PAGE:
Phlegar: Annual gifts on pace as new campaign giving dips

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Simeon Moss

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Charles Phlegar, vice president for alumni affairs and development

In the face of a weakening economy, there is a seeming paradox to giving to Cornell's $4 billion capital campaign. On the one hand, fiscal year 2009 donations to the Cornell Annual Fund, which is included in the campaign, are on pace with those for fiscal year 2008 -- Cornell's best year ever for fundraising -- and cash gifts to the campaign are higher than a year ago. On the other hand, says Charles Phlegar, vice president for alumni affairs and development (AAD), new commitments to the campaign are down by 50 percent compared with this time last year, and gifts of stock were down by 85 percent in December, compared with the month a year ago.

"People are continuing to make their annual gifts at all levels, which is a real sign of support for Cornell," Phlegar said. The Annual Fund, which receives unrestricted support given to meet Cornell's greatest needs, stands at $11.1 million for fiscal year 2009. That pace is in keeping with fiscal year 2008, when the fund raised $21.5 million.

Cash gifts to the campaign in fiscal 2009 are higher than a year earlier because donors are making good on pledges they made in previous years. And alumni who are 70 and older -- many of whom have shifted their wealth into more stable investments -- are also giving generously.

Even so, said Phlegar, giving to the campaign is down overall as the nation's economic woes worsen. "When we ask people for money," he noted, "people aren't saying 'no' as much as 'I just can't do it right now.'"

But this decline must be seen in the context of a very high level of giving. "We have to remember that our fundraising totals are not that far off from what we were doing three years ago," Phlegar said. "We have just increased [our fundraising] so radically over the last three years that we're benchmarking from a very high number."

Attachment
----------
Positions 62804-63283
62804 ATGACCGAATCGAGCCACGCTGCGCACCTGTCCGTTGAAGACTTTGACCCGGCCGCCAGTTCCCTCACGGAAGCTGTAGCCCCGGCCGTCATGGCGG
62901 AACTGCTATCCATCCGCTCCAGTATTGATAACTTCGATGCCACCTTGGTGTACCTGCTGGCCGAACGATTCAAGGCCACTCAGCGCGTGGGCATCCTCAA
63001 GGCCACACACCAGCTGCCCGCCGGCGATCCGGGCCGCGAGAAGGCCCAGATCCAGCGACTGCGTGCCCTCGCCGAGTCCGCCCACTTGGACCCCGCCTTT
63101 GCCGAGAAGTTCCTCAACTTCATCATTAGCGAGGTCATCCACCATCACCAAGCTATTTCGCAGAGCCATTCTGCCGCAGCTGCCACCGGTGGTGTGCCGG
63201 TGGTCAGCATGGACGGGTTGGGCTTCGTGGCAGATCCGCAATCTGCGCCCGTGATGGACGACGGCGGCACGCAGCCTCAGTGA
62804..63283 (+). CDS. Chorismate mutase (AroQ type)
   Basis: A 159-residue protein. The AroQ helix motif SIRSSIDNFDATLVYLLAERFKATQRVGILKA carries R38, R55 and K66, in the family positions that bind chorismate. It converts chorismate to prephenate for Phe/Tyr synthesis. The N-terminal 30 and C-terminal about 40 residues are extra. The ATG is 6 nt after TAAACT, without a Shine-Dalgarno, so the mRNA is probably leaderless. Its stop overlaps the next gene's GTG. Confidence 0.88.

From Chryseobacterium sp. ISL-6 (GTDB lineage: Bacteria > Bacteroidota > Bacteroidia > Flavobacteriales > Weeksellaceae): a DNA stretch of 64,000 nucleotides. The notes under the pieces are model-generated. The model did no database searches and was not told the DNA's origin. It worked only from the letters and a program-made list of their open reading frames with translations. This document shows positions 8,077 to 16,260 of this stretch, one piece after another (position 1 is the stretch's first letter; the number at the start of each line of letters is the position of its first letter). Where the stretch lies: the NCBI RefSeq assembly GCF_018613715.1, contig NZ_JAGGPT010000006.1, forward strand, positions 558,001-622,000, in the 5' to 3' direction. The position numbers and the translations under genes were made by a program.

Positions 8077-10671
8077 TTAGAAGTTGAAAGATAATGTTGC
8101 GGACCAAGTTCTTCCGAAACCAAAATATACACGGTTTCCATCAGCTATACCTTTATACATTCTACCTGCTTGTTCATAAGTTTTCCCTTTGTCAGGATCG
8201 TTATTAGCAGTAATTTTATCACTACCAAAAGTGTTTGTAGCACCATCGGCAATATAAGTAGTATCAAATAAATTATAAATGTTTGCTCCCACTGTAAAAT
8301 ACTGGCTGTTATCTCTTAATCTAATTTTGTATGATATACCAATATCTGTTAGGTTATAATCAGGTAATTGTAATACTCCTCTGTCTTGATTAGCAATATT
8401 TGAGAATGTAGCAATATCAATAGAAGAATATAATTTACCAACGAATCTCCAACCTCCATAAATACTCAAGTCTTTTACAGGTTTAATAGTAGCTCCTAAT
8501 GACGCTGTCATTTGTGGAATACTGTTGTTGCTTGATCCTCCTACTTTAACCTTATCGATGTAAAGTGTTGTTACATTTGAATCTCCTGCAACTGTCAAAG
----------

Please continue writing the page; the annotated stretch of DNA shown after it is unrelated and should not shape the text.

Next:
But many are continuing to respond to the campaign's stronger emphasis on raising funds for undergraduate scholarships. "Without a doubt, financial aid is really a passion for Cornell alums. We'll be spending a lot of time on that in the years to come," said Phlegar.

The emphasis reflects President David Skorton's commitment to the university's undergraduate population and to economic diversity. The campaign aims to raise $350 million for undergraduate scholarships, as well as additional funds for graduate fellowships.

Despite the downturn, the campaign's scope and timeframe remain the same: to raise $4 billion over five years, Phlegar said. "Those needs are clearly defined, and we'll continue to work toward them. We're at about $2.5 billion, with three years remaining in the campaign."

Until the economic tides turn, AAD staff members are hard at work, and traveling more, to stay engaged with potential donors. The staff is also working on a new online social networking system for all Cornellians and new programming for current students and young alumni. Campaign-related events are selling out across the country.

"We're seeing more activity and more interaction with donors and prospects than we've ever seen," Phlegar said. "But we realize that people's financial situations have changed drastically, and we have to be thoughtful about approaching them."


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